How does the ocean seem all the same, yet have so much biodiversity?
Although it may seem like the ocean is all the same, there are many different habitats based on temperature, salinity, pressure, light, currents, and other factors. Organisms have adapted to these conditions in many interesting and effective ways. Covering 70% of Earth's surface, the oceans are home to a large portion of all life on Earth.
Types of Ocean Organisms
The smallest and largest animals on Earth live in the oceans. Why do you think the oceans can support large animals?
Marine animals breathe air or extract oxygen from the water. Some float on the surface and others dive into the ocean’s depths. There are animals that eat other animals, and plants generate food from sunlight. A few bizarre creatures break down chemicals to make food! The following section divides ocean life into seven basic groups.
Plankton are organisms that cannot swim but that float along with the current. The word "plankton" comes from the Greek for wanderer. Most plankton are microscopic, but some are visible to the naked eye (Figure below).
Phytoplankton are tiny plants that make food by photosynthesis. Because they need sunlight, phytoplankton live in the photic zone. Phytoplankton are responsible for about half of the total primary productivity (food energy) on Earth. Like other plants, phytoplankton release oxygen as a waste product.
Microscopic diatoms are a type of phytoplankton.
A video of a research vessel sampling plankton is seen here: http://www.youtube.com/watch?v=mQG4zAoh6xc&feature=channel.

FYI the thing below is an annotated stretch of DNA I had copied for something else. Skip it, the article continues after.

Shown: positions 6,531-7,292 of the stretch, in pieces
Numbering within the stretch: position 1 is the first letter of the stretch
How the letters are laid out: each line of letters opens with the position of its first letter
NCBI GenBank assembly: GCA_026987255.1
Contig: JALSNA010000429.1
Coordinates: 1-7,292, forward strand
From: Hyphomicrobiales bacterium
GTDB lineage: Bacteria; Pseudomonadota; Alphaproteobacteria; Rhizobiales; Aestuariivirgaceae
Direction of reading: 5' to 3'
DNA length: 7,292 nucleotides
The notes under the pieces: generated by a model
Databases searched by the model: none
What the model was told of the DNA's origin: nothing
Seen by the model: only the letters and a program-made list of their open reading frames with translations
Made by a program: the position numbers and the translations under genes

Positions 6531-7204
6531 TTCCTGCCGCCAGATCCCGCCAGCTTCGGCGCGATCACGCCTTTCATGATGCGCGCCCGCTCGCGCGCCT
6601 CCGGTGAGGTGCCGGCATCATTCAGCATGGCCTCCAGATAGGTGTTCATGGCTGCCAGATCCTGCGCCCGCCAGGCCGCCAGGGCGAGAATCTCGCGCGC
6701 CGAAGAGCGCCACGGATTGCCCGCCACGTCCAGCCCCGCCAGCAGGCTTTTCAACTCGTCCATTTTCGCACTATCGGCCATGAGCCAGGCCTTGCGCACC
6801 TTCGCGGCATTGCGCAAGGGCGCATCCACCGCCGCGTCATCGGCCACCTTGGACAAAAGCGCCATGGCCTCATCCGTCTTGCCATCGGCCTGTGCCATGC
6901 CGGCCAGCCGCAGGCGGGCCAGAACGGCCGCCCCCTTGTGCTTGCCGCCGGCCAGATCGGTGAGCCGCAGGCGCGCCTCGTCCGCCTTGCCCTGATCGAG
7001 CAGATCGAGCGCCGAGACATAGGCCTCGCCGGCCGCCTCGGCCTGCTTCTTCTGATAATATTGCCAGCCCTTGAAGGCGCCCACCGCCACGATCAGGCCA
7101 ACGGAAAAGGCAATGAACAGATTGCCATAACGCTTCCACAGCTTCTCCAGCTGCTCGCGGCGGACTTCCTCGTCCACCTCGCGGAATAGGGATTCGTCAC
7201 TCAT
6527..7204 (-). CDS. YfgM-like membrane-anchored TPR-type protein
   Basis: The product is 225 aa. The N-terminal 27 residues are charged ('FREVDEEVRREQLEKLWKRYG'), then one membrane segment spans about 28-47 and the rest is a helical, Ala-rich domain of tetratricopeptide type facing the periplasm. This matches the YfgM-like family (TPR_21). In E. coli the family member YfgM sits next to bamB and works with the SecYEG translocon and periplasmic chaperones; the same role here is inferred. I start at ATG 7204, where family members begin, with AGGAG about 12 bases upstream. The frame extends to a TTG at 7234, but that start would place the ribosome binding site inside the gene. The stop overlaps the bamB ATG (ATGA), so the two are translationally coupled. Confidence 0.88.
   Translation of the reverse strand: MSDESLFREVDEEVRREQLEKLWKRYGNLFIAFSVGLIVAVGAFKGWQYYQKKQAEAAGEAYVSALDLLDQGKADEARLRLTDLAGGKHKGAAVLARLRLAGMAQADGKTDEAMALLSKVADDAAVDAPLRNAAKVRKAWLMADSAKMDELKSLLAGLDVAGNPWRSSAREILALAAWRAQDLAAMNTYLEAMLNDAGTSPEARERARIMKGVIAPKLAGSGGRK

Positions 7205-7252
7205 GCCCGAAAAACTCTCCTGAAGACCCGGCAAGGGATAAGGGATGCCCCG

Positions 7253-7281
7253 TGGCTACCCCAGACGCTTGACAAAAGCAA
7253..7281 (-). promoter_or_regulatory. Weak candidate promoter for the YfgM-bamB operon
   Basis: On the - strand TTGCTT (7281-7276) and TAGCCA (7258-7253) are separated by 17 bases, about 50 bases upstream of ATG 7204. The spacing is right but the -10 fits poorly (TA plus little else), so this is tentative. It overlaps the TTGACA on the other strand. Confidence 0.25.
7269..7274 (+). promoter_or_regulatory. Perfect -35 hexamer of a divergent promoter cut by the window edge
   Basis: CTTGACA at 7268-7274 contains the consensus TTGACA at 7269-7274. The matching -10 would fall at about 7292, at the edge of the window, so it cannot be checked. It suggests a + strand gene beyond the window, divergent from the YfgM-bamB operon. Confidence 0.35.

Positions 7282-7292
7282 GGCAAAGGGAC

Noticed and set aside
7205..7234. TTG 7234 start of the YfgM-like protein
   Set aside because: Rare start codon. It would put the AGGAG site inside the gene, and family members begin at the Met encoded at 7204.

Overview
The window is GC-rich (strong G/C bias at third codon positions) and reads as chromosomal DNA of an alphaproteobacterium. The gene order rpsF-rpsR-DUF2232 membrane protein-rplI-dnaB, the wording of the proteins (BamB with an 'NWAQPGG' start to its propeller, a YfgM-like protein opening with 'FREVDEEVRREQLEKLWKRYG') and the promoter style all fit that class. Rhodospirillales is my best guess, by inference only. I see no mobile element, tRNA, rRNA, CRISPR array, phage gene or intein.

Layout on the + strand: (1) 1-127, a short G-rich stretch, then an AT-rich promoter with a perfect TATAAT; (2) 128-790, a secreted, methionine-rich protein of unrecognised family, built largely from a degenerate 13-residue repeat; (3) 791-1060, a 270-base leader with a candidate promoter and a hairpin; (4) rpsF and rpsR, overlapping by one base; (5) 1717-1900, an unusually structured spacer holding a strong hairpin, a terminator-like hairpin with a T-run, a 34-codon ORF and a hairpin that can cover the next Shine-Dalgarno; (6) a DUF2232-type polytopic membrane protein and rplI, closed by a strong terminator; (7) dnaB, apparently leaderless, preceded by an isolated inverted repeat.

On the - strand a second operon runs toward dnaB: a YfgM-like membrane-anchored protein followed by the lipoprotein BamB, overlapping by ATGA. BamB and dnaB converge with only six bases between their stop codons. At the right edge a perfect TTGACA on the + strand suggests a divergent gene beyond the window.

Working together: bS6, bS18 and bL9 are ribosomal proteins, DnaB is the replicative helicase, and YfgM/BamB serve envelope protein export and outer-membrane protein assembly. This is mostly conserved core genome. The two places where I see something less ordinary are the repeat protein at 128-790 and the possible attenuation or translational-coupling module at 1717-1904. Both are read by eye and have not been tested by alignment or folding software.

Zooplankton, or animal plankton, eat phytoplankton as their source of food (Figure below). Some zooplankton live as plankton all their lives and others are juvenile forms of animals that will attach to the bottom as adults. Some small invertebrates live as zooplankton.
Copepods are abundant and so are an important food source for larger animals.
Plants and Algae
The few true plants found in the oceans include salt marsh grasses and mangrove trees. Although they are not true plants, large algae, which are called seaweed, also use photosynthesis to make food. Plants and seaweeds are found in the neritic zone, where the light they need penetrates so that they can photosynthesize (Figure below).
Kelp grows in forests in the neritic zone. Otters and other organisms depend on the kelp-forest ecosystem.
The variety and number of invertebrates, animals without a backbone, is truly remarkable (Figure below). Marine invertebrates include sea slugs, sea anemones, starfish, octopuses, clams, sponges, sea worms, crabs, and lobsters. Most of these animals are found close to the shore, but they can be found throughout the ocean.
(a) Mussels; (b) Crown of thorns sea star; (c) Moon jelly; (d) A squid.
Jellies are otherworldly creatures that glow in the dark, without brains or bones, some more than 100 feet long. Along with many other ocean areas, they live just off California's coast.
Learn more about jellies by watching http://science.kqed.org/quest/video/amazing-jellies/.
Fish are vertebrates; they have a backbone. What are some of the features fish have that allows them to live in the oceans? All fish have most or all of these traits:
- Fins with which to move and steer.
- Scales for protection.